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Mortimer v. Diplomat Pharmacy Inc.

United States District Court, N.D. Illinois, Eastern Division

July 19, 2019

CHASE MORTIMER, Plaintiff,
v.
DIPLOMAT PHARMACY INC., et al., Defendants.

          MEMORANDUM OPINION AND ORDER

          HON, VIRGINIA M. KENDALL UNITED STATES DISTRICT JUDGE.

         This is a securities class action against Diplomat Pharmacy, Inc., (“Diplomat”), Brian T. Griffin, Jeffrey Park, Joel Saban, and Atul Kavthekar (collectively, “Defendants”). Two movants now seek appointment as lead plaintiff and lead counsel in this matter: Arsany Girgis [Dkt. 27] and the Iron Workers Local No. 25 Pension Fund (the “Pension Fund” or the “Fund”) [Dkt. 26]. For the reasons set forth below, the Court grants the Pension Fund's motion for appointment as lead plaintiff [Dkt. 26] and approves its selection of Robins Geller Rudman & Dowd LLP (“Robins Geller”) as lead counsel. The Court denies Girgis's motion [Dkt. 27] and dismisses Eugene Klabak's motion [Dkt. 21] as moot.

         I. Background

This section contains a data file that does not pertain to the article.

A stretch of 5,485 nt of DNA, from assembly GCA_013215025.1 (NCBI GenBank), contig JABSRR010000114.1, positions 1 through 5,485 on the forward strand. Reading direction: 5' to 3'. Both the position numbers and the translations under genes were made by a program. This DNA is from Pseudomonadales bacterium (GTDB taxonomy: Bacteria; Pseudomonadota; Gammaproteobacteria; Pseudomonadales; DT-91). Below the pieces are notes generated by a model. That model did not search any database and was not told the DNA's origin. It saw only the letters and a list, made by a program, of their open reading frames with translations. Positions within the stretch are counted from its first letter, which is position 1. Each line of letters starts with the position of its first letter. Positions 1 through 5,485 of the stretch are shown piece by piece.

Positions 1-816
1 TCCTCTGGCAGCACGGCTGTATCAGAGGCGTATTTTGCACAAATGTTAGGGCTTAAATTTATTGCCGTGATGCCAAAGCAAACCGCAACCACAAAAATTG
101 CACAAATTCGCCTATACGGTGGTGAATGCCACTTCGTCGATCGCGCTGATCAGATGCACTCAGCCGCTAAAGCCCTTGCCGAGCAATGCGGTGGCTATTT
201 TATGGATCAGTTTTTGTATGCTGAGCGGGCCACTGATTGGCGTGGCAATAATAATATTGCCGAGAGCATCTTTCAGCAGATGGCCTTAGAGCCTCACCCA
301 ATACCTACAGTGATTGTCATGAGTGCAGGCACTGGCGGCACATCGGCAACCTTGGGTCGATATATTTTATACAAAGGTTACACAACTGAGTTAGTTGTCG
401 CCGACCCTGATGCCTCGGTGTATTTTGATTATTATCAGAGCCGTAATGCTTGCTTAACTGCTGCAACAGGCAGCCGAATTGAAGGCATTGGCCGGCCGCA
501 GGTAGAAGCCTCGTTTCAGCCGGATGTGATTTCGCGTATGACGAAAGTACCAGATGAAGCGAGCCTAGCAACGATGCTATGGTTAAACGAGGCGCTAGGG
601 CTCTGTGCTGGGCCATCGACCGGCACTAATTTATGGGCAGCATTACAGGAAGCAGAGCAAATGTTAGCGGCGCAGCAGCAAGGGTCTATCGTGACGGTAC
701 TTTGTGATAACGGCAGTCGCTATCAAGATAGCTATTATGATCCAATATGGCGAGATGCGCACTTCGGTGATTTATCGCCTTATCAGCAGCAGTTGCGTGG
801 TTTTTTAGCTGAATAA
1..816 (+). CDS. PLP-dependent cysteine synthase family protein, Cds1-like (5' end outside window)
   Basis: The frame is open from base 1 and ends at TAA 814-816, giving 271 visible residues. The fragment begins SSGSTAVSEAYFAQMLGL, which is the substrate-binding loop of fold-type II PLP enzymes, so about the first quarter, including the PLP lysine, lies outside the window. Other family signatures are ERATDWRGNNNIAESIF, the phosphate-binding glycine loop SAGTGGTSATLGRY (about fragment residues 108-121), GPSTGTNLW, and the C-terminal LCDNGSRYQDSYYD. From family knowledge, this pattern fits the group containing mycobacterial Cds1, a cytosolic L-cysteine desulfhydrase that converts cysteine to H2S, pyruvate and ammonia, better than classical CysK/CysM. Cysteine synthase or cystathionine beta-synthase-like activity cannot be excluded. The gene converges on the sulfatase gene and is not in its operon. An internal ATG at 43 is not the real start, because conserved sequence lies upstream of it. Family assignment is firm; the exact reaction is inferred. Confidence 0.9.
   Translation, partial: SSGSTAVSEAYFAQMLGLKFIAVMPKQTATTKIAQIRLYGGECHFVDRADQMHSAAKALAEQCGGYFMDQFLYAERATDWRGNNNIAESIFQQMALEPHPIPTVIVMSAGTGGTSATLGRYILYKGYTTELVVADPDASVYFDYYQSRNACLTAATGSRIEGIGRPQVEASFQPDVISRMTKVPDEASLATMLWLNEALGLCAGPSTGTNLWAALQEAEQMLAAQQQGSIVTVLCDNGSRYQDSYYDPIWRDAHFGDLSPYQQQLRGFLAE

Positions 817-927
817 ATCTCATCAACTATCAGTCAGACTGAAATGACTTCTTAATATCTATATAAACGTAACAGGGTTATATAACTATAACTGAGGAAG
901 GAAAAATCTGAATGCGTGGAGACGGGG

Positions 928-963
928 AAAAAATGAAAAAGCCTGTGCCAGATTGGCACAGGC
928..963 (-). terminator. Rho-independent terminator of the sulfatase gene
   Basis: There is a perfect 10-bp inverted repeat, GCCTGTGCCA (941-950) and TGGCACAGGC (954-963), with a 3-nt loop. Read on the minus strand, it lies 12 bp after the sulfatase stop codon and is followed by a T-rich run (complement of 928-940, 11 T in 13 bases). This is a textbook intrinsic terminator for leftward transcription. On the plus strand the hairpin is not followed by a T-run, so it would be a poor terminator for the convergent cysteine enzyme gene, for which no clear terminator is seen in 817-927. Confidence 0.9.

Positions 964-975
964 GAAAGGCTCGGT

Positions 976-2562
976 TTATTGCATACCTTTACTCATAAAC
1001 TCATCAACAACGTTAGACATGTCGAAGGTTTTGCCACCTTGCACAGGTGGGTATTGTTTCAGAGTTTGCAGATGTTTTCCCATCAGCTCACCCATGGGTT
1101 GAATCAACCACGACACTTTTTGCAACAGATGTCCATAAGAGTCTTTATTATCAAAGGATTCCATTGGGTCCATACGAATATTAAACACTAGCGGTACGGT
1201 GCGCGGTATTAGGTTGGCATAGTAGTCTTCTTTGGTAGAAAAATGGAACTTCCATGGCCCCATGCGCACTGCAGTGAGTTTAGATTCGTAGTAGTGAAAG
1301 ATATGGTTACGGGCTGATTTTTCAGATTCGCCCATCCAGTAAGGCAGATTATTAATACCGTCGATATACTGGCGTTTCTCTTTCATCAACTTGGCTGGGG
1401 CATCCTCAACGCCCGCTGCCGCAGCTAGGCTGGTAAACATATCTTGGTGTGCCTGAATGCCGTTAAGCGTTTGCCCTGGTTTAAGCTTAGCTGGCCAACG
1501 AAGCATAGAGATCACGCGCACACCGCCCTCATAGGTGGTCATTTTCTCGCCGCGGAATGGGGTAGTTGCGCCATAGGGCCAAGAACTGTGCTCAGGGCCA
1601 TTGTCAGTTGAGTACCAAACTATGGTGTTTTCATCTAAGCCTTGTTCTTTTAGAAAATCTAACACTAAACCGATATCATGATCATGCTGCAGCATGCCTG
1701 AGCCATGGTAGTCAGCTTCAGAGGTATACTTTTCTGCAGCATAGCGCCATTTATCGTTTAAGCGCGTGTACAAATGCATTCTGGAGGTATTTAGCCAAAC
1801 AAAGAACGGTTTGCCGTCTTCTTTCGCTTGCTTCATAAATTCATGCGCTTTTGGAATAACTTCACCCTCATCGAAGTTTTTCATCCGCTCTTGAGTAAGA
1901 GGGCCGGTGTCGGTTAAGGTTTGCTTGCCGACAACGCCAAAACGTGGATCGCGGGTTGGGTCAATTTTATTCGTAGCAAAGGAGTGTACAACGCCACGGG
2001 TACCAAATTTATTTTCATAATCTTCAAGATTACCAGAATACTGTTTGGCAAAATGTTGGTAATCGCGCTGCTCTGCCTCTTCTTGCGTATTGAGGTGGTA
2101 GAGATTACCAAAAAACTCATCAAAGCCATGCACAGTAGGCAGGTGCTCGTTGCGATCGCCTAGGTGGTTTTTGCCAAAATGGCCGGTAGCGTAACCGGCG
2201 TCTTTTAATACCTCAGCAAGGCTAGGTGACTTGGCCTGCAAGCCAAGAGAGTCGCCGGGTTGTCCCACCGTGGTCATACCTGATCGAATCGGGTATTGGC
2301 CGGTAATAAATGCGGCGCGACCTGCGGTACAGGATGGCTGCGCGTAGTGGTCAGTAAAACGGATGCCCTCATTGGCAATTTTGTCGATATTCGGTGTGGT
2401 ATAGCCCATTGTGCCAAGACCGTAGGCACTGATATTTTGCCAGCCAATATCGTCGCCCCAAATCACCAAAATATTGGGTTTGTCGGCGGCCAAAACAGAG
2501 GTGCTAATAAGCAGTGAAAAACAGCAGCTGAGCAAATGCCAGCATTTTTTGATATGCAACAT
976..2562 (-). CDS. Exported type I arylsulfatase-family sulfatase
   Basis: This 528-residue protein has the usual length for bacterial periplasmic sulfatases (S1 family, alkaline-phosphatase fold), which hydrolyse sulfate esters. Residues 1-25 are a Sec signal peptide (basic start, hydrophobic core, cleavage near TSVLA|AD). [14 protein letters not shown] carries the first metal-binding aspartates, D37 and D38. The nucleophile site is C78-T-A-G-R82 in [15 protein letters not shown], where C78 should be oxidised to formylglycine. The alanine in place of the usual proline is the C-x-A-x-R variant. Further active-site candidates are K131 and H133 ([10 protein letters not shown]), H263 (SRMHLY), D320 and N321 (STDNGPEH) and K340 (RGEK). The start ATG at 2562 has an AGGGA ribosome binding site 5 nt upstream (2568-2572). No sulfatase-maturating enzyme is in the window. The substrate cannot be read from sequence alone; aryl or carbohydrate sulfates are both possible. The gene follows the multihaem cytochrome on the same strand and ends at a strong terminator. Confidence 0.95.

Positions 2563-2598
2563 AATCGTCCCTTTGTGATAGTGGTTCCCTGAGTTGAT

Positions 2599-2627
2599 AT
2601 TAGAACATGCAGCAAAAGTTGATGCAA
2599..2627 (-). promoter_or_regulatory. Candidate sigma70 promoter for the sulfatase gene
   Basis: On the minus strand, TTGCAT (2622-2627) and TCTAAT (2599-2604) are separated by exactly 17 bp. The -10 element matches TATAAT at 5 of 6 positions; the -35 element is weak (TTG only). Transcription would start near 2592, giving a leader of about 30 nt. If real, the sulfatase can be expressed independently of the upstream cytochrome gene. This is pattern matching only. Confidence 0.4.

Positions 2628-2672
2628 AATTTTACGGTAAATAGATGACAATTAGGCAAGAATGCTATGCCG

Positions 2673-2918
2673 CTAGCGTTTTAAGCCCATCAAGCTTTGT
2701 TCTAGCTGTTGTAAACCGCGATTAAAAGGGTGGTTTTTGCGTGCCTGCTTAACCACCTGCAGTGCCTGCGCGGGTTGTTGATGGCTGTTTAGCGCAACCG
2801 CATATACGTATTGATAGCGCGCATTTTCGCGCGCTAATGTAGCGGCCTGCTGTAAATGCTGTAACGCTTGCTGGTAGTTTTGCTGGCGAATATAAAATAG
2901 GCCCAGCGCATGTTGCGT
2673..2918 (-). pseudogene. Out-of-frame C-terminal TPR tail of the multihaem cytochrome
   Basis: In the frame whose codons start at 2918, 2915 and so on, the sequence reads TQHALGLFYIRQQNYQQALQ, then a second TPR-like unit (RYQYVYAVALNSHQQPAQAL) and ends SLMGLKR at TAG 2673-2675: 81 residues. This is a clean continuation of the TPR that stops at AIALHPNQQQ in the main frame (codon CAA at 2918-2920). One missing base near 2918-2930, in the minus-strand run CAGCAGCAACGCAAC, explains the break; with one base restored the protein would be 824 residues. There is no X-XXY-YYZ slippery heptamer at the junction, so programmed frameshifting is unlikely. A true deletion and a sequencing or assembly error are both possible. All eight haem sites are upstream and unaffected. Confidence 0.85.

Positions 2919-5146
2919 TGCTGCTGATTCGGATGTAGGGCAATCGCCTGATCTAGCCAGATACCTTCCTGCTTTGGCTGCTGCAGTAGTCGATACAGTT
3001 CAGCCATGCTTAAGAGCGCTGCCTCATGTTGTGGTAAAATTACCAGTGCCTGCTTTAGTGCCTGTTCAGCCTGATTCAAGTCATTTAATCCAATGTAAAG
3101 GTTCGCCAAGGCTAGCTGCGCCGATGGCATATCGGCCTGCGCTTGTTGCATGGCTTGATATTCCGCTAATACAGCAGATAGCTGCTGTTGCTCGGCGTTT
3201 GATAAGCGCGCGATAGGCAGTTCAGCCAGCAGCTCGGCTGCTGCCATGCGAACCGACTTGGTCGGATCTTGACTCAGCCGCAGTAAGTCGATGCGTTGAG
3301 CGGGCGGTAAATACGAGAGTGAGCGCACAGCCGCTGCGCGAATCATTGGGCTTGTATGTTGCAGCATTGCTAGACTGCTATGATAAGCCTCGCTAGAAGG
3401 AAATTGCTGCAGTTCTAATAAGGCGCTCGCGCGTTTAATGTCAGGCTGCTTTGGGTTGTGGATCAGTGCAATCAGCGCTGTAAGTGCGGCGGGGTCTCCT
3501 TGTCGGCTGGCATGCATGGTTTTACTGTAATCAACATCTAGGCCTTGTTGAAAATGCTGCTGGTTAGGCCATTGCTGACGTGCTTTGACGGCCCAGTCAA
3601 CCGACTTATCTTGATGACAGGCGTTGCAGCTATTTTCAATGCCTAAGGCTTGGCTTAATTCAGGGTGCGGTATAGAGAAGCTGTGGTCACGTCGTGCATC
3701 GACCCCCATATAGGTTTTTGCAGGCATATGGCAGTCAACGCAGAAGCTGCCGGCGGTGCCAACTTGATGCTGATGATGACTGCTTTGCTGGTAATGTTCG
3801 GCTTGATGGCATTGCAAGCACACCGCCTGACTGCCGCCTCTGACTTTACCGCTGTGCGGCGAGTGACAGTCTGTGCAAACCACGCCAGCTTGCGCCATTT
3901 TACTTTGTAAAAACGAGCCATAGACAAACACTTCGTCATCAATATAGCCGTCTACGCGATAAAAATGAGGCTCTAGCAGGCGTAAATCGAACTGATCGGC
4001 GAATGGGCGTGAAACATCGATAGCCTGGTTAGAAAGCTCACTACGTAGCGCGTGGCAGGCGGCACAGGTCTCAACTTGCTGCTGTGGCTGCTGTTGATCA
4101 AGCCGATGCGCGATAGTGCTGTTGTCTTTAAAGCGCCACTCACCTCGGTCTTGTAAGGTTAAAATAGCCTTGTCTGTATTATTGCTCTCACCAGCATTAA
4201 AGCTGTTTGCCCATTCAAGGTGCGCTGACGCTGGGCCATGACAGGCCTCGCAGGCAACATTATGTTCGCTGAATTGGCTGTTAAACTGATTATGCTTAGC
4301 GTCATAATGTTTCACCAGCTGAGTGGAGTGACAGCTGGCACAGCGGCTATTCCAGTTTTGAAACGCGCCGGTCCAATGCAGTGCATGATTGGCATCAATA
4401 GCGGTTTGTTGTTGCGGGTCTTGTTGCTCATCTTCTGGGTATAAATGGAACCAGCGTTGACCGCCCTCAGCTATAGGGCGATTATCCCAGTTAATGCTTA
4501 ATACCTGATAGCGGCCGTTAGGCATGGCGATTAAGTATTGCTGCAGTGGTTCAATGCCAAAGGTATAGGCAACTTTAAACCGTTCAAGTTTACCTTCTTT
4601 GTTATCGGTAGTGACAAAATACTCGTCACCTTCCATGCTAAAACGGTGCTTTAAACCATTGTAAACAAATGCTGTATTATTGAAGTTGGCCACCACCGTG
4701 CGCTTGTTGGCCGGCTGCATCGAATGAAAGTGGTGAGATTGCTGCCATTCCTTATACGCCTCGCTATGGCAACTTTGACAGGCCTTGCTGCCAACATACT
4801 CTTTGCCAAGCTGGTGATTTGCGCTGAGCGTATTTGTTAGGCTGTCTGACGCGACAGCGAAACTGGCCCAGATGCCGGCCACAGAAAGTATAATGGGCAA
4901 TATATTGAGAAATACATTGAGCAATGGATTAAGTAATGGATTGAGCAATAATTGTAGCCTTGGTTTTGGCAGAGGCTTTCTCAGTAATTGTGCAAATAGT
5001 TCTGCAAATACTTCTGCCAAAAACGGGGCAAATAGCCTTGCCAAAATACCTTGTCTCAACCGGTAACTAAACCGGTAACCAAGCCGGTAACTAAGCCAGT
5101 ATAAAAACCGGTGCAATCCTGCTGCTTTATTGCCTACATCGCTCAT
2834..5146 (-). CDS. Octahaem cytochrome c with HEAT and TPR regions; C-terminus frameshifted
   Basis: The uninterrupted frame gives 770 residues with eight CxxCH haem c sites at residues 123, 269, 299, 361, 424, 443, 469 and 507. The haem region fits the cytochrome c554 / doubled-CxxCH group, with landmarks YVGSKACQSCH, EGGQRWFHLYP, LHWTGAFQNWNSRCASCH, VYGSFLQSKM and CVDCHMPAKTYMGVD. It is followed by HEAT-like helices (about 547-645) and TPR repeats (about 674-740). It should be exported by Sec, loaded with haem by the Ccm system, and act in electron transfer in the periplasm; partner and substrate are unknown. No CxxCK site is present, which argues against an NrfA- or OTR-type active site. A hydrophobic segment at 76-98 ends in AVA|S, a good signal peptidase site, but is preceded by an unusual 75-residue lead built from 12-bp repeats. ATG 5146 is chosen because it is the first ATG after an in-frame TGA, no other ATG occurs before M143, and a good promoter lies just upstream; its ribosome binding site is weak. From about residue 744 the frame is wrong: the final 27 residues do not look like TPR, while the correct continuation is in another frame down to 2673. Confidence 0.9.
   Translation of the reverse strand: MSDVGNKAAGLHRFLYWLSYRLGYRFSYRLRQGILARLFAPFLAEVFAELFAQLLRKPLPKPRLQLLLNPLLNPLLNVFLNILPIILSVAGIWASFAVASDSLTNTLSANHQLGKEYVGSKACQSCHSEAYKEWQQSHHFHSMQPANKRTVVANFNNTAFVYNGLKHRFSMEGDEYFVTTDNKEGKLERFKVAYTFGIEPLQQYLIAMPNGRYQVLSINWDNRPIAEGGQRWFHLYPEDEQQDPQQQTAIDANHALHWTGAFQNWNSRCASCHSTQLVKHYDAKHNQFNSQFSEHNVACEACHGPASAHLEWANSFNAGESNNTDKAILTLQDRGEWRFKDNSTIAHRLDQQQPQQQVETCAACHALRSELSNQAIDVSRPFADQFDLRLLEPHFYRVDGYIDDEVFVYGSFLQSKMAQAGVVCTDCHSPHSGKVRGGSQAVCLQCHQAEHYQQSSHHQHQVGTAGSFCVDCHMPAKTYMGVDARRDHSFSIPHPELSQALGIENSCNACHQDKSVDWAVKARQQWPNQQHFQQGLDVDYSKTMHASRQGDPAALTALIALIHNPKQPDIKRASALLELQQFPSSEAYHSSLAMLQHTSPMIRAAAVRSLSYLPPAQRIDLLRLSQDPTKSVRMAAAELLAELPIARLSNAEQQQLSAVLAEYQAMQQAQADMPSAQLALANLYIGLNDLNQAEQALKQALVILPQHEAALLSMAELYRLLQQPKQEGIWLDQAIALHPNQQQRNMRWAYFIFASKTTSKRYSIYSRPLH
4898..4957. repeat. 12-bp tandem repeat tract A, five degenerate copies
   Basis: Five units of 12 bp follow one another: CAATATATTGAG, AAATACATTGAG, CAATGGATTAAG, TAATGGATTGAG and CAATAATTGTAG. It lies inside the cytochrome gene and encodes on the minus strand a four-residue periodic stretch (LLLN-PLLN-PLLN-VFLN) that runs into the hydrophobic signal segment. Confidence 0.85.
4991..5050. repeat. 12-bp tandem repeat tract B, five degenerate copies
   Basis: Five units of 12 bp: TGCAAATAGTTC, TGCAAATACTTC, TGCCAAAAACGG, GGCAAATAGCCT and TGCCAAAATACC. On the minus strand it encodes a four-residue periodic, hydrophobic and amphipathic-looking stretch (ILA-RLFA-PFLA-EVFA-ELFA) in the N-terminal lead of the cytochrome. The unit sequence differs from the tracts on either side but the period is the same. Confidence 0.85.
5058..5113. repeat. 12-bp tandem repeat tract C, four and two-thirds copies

Defendant Diplomat provides specialty pharmacy services. In 2017, Diplomat entered the Pharmacy Benefit Management (“PBM”) business by acquiring National Pharmaceutical Services (“NPS”) and LDI Integrated Pharmacy Services (“LDI”). Three complaints were filed and eventually consolidated before this Court. (See Dkt. 42.) The complaints generally allege that Defendants violated federal securities laws by making false or misleading statements and failing to disclose key facts about the integration and growth of Diplomat's PBM business, the LDI and NPS acquisitions, impending impairment charges to its PBM business, and the nature of its preliminary 2019 full-year outlook. See Dkt. 1 ¶ 34; see also Dkt. 1, No. 19 C 2635 (“Prentice Compl.) 26; Dkt. 1, No. 19 C 2631 (Riehm Compl.”) 26. On November 6, 2018, Diplomat announced its financial results for the third quarter ending September 30, 2018 and Defendants attributed its “solid” results to its ability to “successfully execute on [its] growth plan” and “strong . . . PBM performance.” Dkt. 1 ¶ 24; Prentice Compl. ¶24; Riehm Compl. ¶24. The corrective statements and disclosures at issue in the complaints are discussed in further detail below.